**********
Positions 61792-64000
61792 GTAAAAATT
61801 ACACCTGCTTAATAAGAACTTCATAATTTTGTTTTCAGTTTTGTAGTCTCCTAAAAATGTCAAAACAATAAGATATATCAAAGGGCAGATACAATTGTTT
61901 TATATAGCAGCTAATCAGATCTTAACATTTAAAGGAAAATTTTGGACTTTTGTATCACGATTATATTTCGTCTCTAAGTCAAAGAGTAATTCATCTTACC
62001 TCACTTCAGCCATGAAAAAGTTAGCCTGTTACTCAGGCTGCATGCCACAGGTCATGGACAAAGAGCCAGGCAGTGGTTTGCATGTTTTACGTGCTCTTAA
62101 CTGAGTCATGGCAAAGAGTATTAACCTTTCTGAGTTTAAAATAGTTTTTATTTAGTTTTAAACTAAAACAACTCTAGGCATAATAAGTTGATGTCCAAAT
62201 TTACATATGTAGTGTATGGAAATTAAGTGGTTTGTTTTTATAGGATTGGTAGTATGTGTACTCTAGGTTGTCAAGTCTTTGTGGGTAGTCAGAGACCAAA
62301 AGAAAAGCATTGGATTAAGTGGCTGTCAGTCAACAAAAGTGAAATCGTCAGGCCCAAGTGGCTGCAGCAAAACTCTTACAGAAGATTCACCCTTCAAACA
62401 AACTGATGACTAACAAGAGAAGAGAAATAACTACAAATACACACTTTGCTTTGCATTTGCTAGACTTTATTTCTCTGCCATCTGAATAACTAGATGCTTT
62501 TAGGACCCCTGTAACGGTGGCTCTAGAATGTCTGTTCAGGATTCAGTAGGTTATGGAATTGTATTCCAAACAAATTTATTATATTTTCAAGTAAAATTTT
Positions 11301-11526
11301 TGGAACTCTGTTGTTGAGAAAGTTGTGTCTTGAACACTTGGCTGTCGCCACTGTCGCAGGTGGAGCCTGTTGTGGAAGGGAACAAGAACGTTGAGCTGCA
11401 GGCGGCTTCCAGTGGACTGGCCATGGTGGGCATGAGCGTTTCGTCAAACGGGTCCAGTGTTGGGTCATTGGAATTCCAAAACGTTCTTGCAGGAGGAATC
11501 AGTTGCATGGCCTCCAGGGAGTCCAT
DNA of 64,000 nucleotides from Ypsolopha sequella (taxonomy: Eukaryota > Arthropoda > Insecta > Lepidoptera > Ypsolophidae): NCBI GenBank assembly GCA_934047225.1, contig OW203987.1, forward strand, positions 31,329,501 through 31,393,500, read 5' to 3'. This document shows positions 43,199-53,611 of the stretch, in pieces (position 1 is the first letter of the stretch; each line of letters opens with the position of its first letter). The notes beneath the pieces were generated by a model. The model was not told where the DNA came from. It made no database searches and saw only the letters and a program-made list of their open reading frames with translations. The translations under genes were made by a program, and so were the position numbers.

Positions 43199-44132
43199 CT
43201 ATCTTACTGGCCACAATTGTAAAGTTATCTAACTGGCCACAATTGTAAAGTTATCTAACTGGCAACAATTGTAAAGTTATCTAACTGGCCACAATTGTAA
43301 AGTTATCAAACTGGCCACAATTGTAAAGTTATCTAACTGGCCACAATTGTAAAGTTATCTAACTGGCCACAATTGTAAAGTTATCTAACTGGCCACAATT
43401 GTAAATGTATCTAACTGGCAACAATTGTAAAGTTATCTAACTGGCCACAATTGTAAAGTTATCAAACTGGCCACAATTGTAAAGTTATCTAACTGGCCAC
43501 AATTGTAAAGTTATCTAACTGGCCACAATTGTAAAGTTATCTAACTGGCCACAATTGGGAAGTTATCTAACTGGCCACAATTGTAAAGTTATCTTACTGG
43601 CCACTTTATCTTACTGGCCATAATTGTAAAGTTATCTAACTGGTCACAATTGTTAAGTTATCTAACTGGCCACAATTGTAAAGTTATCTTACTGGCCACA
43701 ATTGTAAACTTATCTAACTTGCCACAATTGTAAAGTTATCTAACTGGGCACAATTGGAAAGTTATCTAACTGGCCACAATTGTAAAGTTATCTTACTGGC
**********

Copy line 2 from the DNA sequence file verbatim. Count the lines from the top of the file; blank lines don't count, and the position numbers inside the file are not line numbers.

61792 GTAAAAATT